to symmetry to simplify data taking. (Mapping one hemisphere of the field
around a wire ought to be sufficient.)
Work with circles of increasing radius to make the maps for different radial
distances. That is, the students will move the magnetometer in the "theta
direction" while keeping a constant radial position. This is an opportunity
to work with polar coordinates explicitly, if you so choose.
This is an opportunity to measure field strength by using the pendulum with a
magnet on it. Students (who have worked with Newton's 2nd Law and free body
diagrams) can measure the strength of the magnetic field produced by the current.
The magnitude of the magnetic force will be the product of the weight of the
pendulum magnet and the tangent of the deflection angle of the pendulum from
the vertical. Students can measure the angle with a protractor and measure the
mass of the magnet quite easily. A graph of magnetic force as a function of
current (keeping the pendulum a constant distance from the current) should show
a linear form. Students may need reminding that it is the shortest straight line
distance from the position of the pendulum magnet to the current carrying wire that
is to be measured and plotted. A graph of magnetic force as a function of the
distance of the pendulum magnet from the line current ought to show a (1/r)
dependence when the current is held constant.
These two graphs can then be combined to yield the statement that the magnetic
field of a long straight current carrying wire is proportional to the ratio of
the current and distance from the current carrying wire.
Next, have the students form a vertical loop in the wire and measure the direction
of the magnetic field outside the loop.
The goal is to motivate the right hand rule for field direction relative to the
current in a wire.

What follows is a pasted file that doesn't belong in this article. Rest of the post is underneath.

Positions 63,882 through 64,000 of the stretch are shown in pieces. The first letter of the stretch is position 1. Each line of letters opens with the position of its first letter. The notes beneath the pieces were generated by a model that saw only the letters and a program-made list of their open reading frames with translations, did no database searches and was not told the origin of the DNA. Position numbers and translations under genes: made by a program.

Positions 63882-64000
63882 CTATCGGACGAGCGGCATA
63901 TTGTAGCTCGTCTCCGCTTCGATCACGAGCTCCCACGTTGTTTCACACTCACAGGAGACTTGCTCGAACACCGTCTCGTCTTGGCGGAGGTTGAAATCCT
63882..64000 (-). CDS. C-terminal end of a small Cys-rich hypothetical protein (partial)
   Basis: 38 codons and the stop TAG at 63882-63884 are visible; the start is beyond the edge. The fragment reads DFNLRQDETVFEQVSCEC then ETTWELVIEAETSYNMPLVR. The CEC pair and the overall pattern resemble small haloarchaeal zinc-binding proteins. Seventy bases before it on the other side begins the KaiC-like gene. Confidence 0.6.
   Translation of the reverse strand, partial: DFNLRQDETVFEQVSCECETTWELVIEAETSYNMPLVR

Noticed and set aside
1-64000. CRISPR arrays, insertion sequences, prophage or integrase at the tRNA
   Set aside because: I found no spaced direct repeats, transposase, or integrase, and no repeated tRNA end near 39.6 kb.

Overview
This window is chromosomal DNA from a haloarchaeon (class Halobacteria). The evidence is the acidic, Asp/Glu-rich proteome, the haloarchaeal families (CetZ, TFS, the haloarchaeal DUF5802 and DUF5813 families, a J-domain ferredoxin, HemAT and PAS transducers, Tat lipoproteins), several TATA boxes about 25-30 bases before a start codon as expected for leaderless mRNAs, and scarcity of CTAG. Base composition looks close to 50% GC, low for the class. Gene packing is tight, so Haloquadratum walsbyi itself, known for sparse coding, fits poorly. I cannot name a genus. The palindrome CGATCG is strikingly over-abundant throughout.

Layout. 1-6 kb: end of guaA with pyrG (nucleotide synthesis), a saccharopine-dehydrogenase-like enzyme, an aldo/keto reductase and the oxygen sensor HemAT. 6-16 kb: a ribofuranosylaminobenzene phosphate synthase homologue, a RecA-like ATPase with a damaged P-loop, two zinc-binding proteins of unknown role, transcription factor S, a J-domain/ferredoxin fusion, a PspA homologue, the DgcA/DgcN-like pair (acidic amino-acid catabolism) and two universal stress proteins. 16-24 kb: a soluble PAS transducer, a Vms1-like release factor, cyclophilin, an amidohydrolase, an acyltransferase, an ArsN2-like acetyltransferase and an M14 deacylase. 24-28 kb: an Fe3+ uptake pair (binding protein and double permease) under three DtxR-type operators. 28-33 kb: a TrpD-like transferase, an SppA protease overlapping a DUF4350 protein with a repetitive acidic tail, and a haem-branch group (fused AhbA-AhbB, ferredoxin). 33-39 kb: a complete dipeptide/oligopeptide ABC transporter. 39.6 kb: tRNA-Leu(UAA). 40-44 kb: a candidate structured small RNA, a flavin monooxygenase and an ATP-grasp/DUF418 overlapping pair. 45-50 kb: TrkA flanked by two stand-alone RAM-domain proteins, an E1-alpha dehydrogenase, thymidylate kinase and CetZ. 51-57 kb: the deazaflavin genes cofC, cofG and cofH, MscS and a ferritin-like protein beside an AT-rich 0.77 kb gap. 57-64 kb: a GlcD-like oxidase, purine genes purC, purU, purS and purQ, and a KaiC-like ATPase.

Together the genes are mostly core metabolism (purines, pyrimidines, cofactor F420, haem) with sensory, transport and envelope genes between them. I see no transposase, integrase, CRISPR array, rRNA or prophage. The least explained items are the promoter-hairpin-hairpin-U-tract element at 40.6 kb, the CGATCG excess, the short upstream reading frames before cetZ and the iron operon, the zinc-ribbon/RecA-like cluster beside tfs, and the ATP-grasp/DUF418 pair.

The final step is to use a (changing) magnetic field to produce a potential
difference. The set-up should be a circuit with voltmeter. A galvanometer
would also work well in the place of a voltmeter. If the student moves a reasonably
strong magnet near the wire, a potential will be measured as a deflection of the
voltmeter. This indicates a current is flowing in the wire. The current will only
flow when the magnetic field around the wire is changing (that is, when the source
magnet is moving). Students ought to play with this some to discover that the magnetic
field strength must change as a function of time to produce a current. This can be
achieved by moving a permanent magnet near the wire in such a way as magnetic field
lines are "cutting" the wire. The students ought to find that the deflection of the
galvanometer is maximized for speed of movement of the magnet and for strength of
magnet. A set-up that induces larger deflections is to place a 1-2 inch diameter
solenoid in the circuit and to move a bar magnet in and out of the solenoid core
region. Another set-up that may provide more control is to have a small Helmholtz
coil as the magnet.
We note that this is an explicit application of the re-mapping of magnetic fields
done in previous activities.
Discussion points to bring out:
- Right hand rule is revealed by the above activities.
- The symmetry of the process:: a current (or flow of charges) induces
a magnetic field while a changing magnetic field induces a current.
- The relative conductivity of the material they are working with affects
the observation. After all, moving a large magnet near a piece of wood still
induces a potential difference. The potential difference does not produce a
current as the wood has very low conductivity (essentially no free electrons.)
Lesson Development/Writing: Ed Eckel
Web Design: Theresa Valentine
Last Updated: 8/25/2000